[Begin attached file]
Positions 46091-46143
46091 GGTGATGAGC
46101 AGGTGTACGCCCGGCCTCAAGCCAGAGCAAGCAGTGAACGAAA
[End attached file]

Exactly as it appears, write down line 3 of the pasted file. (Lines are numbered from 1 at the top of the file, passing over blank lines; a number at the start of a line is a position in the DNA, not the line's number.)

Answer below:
46101 AGGTGTACGCCCGGCCTCAAGCCAGAGCAAGCAGTGAACGAAA